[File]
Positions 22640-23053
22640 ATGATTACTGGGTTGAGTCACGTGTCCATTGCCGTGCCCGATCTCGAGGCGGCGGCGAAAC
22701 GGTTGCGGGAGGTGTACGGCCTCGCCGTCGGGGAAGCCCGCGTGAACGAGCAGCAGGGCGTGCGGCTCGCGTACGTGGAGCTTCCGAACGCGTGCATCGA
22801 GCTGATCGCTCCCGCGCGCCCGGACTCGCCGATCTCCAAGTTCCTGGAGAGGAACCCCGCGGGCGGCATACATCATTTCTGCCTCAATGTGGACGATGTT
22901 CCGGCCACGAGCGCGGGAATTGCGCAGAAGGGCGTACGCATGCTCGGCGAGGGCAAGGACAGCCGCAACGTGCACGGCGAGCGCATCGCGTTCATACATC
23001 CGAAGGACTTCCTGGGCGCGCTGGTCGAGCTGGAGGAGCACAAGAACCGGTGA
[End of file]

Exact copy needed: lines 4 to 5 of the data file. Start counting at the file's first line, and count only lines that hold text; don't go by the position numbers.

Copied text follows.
22801 GCTGATCGCTCCCGCGCGCCCGGACTCGCCGATCTCCAAGTTCCTGGAGAGGAACCCCGCGGGCGGCATACATCATTTCTGCCTCAATGTGGACGATGTT
22901 CCGGCCACGAGCGCGGGAATTGCGCAGAAGGGCGTACGCATGCTCGGCGAGGGCAAGGACAGCCGCAACGTGCACGGCGAGCGCATCGCGTTCATACATC